The S&P 500 rebounded 1.4% on Tuesday in a hallmark buy-the-dip trade that saw many of Monday's worst performers become Tuesday's best performers. To that point, gold prices increased 1.9%, the basic materials sector (+1.9%) led all economic sectors, and the Dow Jones Transportation Average surged 2.2%.
However, just as there wasn't any follow-through selling interest on Tuesday, there isn't any follow-through buying interest this morning. The S&P futures are down 11 points and are trading 0.8% below fair value.
While this week's action so far has made it difficult to put too much stock (no pun intended) in any explanation of the market's behavior, it appears this morning that sentiment has shifted on account of the following:
- Rumors that the sovereign debt of Germany and/or France could soon be downgraded (note: yields on their benchmark instruments have fallen, not risen, today)
- An FT article highlighting the view from a senior Chinese audit official that local government debt has spiraled out of control and that things could end up being worse than the fallout from the US housing bubble
- Renewed selling pressure in the commodity space, accented by a 3.3% decline in copper futures; and
- A battery of earnings reports that painted a picture of relatively weak demand
Per usual, most of the companies reporting earnings since yesterday's close have exceeded the Capital IQ consensus estimate. The notable exception was Bank of America (BAC), which fell short by two cents. What struck us about the reports is how weak the top-line growth was in the first quarter for many companies on the reporting docket.
|Company||Symbol||Q1 Rev Growth (Yr/Yr)|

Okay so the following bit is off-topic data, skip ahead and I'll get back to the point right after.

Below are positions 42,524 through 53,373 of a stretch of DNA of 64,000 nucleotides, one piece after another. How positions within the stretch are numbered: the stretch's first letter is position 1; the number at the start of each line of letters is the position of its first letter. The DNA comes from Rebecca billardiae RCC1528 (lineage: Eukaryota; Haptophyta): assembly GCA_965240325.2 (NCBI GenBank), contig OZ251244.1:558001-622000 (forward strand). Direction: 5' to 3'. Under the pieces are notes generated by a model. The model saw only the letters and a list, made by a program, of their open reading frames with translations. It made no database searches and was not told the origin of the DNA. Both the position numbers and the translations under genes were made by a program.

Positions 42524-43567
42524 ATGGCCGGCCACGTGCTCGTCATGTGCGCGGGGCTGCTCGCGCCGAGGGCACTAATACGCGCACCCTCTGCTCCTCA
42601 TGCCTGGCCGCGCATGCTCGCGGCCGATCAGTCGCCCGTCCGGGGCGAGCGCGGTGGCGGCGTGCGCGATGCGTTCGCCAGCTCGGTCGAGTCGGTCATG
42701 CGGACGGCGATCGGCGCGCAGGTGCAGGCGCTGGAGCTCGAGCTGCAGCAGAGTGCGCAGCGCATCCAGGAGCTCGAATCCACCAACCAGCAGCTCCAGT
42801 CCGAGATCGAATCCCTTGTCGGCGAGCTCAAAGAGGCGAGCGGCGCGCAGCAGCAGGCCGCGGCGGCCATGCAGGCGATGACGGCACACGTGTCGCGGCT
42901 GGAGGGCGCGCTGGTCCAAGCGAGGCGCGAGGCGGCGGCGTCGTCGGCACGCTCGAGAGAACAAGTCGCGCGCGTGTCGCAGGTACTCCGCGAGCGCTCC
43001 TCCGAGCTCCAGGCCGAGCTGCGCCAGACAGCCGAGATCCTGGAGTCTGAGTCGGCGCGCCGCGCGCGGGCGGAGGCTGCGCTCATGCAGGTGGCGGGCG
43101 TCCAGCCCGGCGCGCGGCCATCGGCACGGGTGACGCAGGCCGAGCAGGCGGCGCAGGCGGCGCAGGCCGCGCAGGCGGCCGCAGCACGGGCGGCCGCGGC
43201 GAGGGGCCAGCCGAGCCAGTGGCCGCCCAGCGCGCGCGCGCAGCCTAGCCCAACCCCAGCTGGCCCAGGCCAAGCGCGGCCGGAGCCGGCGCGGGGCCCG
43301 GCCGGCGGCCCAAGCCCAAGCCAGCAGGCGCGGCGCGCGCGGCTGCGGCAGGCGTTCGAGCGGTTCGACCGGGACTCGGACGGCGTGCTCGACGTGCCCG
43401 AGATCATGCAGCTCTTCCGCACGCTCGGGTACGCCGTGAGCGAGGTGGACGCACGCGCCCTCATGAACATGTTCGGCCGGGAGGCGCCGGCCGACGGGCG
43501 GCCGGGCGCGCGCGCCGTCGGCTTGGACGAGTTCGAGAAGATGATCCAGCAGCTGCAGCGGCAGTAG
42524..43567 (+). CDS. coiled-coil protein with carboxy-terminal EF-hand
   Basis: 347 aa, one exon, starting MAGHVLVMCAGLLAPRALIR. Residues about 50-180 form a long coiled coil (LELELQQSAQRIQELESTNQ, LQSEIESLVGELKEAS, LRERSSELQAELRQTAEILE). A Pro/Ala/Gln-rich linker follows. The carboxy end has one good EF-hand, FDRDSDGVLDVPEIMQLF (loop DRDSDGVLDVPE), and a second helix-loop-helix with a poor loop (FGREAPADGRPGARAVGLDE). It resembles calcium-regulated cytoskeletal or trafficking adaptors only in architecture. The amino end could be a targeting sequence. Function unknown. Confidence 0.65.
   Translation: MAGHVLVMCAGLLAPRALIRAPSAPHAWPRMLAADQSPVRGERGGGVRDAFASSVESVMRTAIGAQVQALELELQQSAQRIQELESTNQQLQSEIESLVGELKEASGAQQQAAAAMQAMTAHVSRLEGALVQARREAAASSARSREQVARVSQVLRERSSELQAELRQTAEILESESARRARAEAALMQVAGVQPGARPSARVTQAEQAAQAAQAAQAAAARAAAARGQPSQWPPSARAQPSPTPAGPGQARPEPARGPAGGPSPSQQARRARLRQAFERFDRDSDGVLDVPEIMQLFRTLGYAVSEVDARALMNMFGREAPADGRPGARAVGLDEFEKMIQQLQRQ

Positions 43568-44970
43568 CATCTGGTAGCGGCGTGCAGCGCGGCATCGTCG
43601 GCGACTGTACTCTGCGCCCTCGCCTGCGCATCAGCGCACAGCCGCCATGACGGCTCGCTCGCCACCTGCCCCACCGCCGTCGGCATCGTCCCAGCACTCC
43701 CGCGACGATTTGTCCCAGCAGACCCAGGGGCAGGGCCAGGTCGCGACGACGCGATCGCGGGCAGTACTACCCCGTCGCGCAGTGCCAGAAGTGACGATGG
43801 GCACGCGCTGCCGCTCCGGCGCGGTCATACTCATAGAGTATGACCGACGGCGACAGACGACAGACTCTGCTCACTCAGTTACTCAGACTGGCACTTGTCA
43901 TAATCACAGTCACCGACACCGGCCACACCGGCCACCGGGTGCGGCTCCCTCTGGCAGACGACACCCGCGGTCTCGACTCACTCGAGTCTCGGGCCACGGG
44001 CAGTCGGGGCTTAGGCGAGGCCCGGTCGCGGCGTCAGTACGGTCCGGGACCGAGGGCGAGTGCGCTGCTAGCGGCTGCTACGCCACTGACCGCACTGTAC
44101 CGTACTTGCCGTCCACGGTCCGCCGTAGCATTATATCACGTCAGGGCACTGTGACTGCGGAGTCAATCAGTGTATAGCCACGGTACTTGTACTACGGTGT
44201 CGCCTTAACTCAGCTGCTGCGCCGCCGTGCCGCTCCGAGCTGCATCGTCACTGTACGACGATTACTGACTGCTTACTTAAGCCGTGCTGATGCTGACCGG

|Bank of America||BAC||5.4%|
|St. Jude Medical||STJ||-4.1%|
This is of course just one slice of the earnings reporting action, yet the weak revenue growth cuts across many industry groups. Positive earnings surprises, therefore, are being engineered in a number of instances by cost cuts, share buybacks, and lower tax rates. So, the quality of the earnings surprises overall hasn't been that impressive so far.
The market has looked beyond such things in past quarters, but with the run many stocks have enjoyed since mid-November, it is creating a stall factor at this juncture and making it difficult to extend those gains.
Burgeoning worries about slowing economic activity, which have manifested themselves in weakening prices of base metals -- the building blocks of industrial growth -- are posing an added challenge since they are calling into question the double-digit consensus earnings growth forecasts for the back half of the year.
So, rumors come and go each day. Some turn out to be true, but most don't. The S&P futures could be under pressure because of the rumors about Germany and France that appeared to have knocked European equity markets lower.
One shouldn't discount the possibility, however, that there just might be some growing attention to the weak demand picture embedded in the first quarter earnings reports (and perhaps validated by the downturn in commodity prices).